clock menu more-arrow no yes mobile

Filed under:

Latest Dan Snyder bombshell alleges a shady $55M loan, and using Commanders as a piggy bank

Snyder allegedly ripped off his business partners too.

NFL: Washington Commanders at Dallas Cowboys Photo by John McDonnell/The Washington Post via Getty Images

The seemingly endless string of Dan Snyder fiascos isn’t coming to an end any time soon. This week saw conflicting reports about whether the Commanders owner was refusing to accept a bid from Amazon founder Jeff Bezos, and now new details have emerged about Snyder’s alleged business dealings, which have caught the attention of federal prosecutors.

Of particular interest in the latest probe is an alleged $55 million loan, which Snyder and the Commanders took out in 2019 without the knowledge, or approval, of his business partners. The three men in question owned a combined 40 percent of the team at the time of the loan and were not made aware Snyder or the team was seeking the funds from Bank of America.

The ranging report from ESPN is absolutely worth diving into. There are incredible details about this loan, why prosecutors and the IRS are interested, as well as how Bank of America could have been deceived about the nature of the loan itself. Beyond these details are some frankly ridiculous claims, some of which seem impossibly preposterous if it wasn’t Snyder at the center of them.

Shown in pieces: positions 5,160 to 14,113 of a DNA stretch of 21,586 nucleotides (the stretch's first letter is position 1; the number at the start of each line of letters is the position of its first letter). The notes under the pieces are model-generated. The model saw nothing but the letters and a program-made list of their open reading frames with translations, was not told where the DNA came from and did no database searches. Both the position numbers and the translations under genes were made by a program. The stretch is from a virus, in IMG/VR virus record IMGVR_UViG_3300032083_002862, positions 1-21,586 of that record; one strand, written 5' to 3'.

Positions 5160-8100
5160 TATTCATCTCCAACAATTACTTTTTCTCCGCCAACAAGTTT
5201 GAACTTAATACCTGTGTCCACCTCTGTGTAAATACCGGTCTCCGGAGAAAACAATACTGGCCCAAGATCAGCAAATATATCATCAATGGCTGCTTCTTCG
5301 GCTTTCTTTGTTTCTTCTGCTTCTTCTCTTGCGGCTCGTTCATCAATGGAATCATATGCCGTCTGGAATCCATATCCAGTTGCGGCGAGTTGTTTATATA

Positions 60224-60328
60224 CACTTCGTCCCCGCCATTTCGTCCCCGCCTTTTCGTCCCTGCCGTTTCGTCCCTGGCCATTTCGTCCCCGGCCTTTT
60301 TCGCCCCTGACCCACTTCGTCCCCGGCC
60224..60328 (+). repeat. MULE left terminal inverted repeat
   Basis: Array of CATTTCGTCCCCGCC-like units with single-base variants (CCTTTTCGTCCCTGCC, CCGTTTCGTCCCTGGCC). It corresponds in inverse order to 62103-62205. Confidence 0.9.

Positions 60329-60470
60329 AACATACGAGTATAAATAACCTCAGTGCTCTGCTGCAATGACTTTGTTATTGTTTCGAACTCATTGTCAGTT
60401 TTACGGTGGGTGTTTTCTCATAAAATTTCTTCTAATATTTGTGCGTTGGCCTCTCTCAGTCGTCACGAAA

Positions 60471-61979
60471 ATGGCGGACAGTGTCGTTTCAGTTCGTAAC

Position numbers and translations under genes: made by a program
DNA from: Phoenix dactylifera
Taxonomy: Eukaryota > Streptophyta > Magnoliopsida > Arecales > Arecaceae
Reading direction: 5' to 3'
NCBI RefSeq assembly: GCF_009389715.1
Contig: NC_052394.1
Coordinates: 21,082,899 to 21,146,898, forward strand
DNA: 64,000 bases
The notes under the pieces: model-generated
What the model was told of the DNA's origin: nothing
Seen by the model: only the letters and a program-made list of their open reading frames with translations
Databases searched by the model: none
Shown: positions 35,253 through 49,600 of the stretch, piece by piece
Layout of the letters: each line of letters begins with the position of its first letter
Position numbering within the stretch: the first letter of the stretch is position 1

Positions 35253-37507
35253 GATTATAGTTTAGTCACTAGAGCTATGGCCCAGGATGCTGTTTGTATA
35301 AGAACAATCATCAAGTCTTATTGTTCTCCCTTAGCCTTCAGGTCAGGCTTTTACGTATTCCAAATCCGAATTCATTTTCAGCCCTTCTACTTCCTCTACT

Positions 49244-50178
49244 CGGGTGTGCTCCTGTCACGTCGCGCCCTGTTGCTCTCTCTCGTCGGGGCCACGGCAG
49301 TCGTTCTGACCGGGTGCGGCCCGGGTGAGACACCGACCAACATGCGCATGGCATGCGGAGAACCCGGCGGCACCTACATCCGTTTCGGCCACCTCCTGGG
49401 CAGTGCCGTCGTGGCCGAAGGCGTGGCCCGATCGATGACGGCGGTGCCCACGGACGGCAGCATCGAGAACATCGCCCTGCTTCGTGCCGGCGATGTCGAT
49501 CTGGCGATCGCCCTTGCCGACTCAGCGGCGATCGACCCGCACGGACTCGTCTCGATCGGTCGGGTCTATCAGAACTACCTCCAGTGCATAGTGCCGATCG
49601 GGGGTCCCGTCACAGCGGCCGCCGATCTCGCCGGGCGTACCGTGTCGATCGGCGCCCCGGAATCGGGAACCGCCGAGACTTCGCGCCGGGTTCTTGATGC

Snyder charged the Commanders $4.5M to put the team logo on his own private jet

Court documents allege that Snyder used the team as his “personal piggy bank,” which allegedly resulted in a direct payment from the Commanders to Snyder for putting the team’s logo on his private jet.

“minority partners Robert Rothman, Dwight Schar and Frederick W. Smith protested the loan after they discovered it in a financial report’s fine print. They then started looking closely into the team’s finances and found Snyder was using the team as his “personal piggy bank,” including charging the team $4.5 million to put its logo on his private jet, they alleged in the arbitration petition filed with the NFL.”

Any potential reasoning for this is nonsensical. Thousands of brands pay extensive licensing fees to the NFL in order to be allowed to print team logos on merchandise or goods. Essentially here Snyder used the Commanders logo, as one would expect a team owner to do, but allegedly charged the Commanders for doing so, as if his personal jet was allowing the team to advertise themselves.

The NFL bent over backwards to help Snyder

This is where the allegations get really dirty. A $4.5M payment for a team logo is one thing, but the NFL’s role in all this not only allegedly covered up a crime but cost Synder’s two business partners hundreds of millions of dollars.

Snyder’s partners, Dwight Schar, Robert Rothman, and Frederick W. Smith wanted to divest themselves of their stake in the Commanders. The process went to arbitration inside the NFL, and the three men made the allegations about Snyder’s $55M loan, which they said breached the Commanders’ shareholder agreement.

A source close to the negotiations told ESPN that not only did the NFL side with Snyder, they allege the league didn’t even attempt to investigation the potential financial malfeasance.